In the spirit of the season I am republishing a number of my paranormal articles from my old column. Enjoy!
Originally published April 21, 2011
While ghost stories circulate around the University of Oklahoma’s campus, it is rather uncommon for a paranormal team to be offered an opportunity to investigate there, and by all accounts no one had ever investigated Ellison Hall. So when the Society of the Haunted was offered the chance to investigate there, the group’s theologian and occult specialist, Chris Borthick, remarked, “This is a very rare and unique opportunity.”
For decades, the rumored spirit of a boy who had been mortally wounded rollerskating down Elm Avenue during the Great Depression and now skated the halls of Ellison had made the ghost story rounds about the campus. Other sounds, such as people moving down the hallways, have been heard as well but are not as legendary, and staff have witnessed motion activated lights being turned on in hallways and bathrooms when no one else is around. Would Society of the Haunted be able to prove or disprove any of these claims?
Originally named Hygeia Hall after the Greek goddess of health and well-being, Ellison Hall opened in 1928 as OU’s infirmary. In the early 1930s it was renamed to honor Dr. Gayfree Ellison, the Director of Student Health from 1920 until his death in 1932. It was during this time that the fatal roller skating accident occurred, and the boy was brought into the infirmary in an attempt to be revived. He died on the operating table. In 1971 the building transitioned to the home of the University of Oklahoma Student Association, and now it serves in a variety of capacities including the Student Services Center, Native American Studies, African and African-American Studies, and the dean’s office and administrative staff.
Society of the Haunted had access to all hallways and conference rooms, the administrative office on the third floor, and the basement. Beginning with the basement and working their way up, they swept each level before deciding to concentrate their efforts on the third floor, which had held the operating rooms during the building’s infirmary days.
During the sweep, the team’s psychic, Vanessa Hogle, who enters a location not knowing a thing about it’s history and rumored hauntings, felt, “like I was in a crowded auditorium with multiple people yelling, ‘Pick me! Pick me!’ It all made sense when I was told after the fact that the place we were investigating was once an infirmary.”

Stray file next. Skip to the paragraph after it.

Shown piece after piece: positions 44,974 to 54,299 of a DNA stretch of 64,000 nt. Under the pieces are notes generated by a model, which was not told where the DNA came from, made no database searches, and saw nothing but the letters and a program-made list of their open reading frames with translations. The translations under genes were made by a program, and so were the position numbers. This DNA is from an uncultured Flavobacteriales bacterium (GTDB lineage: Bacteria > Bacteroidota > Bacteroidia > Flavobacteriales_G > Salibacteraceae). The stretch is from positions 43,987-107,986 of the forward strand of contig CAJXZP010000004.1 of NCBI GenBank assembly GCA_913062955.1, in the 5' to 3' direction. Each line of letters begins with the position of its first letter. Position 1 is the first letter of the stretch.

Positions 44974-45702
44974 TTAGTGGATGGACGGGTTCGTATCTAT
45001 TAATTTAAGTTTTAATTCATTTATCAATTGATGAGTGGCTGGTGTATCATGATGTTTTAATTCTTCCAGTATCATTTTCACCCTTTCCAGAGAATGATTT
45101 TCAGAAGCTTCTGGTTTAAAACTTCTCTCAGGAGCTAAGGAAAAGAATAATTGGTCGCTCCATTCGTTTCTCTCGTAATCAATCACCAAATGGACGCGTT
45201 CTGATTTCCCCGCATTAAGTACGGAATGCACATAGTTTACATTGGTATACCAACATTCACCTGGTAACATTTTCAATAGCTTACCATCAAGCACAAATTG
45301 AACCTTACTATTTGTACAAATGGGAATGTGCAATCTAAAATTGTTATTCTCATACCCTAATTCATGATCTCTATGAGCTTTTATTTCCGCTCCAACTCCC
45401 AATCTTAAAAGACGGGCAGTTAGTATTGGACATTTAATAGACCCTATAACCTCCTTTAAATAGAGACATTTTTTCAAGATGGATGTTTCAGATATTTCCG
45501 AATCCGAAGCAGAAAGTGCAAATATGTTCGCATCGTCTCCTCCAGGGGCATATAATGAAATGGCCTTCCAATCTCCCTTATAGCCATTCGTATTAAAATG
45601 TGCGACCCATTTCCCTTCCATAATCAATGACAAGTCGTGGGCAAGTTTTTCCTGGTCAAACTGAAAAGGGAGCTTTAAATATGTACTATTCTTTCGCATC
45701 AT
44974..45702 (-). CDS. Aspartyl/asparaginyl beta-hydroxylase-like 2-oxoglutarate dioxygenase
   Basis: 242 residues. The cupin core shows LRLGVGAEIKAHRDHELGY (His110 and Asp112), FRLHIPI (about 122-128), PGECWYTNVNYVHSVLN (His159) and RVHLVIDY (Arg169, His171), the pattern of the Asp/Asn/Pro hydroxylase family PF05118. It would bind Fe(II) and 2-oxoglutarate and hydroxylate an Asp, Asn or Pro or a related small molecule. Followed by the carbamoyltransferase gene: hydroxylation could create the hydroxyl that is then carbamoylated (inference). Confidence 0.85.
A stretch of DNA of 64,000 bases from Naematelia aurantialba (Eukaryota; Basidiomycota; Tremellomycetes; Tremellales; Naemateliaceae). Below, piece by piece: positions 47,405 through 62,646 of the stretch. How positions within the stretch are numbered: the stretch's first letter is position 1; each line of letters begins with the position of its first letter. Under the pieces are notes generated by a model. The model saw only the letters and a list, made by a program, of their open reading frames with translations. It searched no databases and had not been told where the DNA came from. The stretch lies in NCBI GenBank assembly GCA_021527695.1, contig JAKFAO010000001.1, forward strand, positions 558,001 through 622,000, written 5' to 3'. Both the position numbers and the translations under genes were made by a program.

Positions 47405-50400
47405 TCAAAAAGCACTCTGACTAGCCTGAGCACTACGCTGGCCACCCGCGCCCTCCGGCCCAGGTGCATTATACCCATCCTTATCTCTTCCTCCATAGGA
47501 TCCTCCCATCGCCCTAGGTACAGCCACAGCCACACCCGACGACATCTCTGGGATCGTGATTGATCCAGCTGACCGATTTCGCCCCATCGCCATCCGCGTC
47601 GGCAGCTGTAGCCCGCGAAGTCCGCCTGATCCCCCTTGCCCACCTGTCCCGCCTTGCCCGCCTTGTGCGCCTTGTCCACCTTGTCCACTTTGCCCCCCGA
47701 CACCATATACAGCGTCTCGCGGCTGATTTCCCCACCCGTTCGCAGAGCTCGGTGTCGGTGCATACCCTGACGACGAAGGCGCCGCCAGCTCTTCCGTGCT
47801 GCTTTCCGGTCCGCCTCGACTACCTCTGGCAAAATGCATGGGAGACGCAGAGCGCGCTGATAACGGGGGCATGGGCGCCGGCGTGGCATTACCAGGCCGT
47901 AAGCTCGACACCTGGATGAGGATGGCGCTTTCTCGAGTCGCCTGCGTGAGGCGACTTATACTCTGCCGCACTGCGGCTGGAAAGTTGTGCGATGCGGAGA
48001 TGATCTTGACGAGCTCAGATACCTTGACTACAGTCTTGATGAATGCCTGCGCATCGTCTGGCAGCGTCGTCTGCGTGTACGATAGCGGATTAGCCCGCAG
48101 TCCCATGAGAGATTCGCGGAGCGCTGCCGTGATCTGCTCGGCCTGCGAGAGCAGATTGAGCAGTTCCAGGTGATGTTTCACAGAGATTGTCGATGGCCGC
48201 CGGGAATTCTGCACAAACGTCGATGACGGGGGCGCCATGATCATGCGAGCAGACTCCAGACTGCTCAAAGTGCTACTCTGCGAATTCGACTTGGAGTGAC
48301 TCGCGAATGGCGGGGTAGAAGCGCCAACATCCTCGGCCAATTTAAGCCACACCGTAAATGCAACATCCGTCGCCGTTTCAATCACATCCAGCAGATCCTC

When it was revealed to Vanessa that the building had once served in this medical capacity, one of the audio recorders the team carried picked up an electronic voice phenomenon of a woman’s voice stating, “Sorry.” Electronic voice phenomena are believed to be the voices of spirits captured with electronic audio recording equipment.
Activity on the third floor picked up as the night went on. Case manger Cathy Nance reported, “Standing by room 305 I kept hearing knocking on the wall. We could not figure out where the knocking was coming from but it was between another investigator and I. The photographer also verified that he heard the noises as well. I also heard shuffling and something ran past me and bumped into the door. I felt cold air rush past me as I heard noises along the wall. I stayed as [parapsychologist Logan Corelli] went to see where it went. After he went through the door the knocking continued in the same location. I also heard shuffling of papers and chairs moving, and a light which had been off earlier came on at the other end of the hall on the third floor.”
Another light that mysterious turned on was in one of the second floor restrooms, possibly confirming one of the reported occurrences. While this was being investigated, the sounds of someone walking around the first floor and doors opening and closing filtered up to the open second floor lounge, but upon inspection by some of the university’s yearbook staff on hand to document the investigation and Andrew Shanor, Society of the Haunted’s videographer, not a soul was found.
Was the ghost of the rollerskating boy found that night? Thus far, the evidence gathered does not prove nor disprove the presence of the legendary skater. Spirits don’t act on cue, but an alternative suggestion about the skating sounds was offered by Vanessa: they could be the sounds of hospital bed wheels. Further investigation of the building may reveal more truth.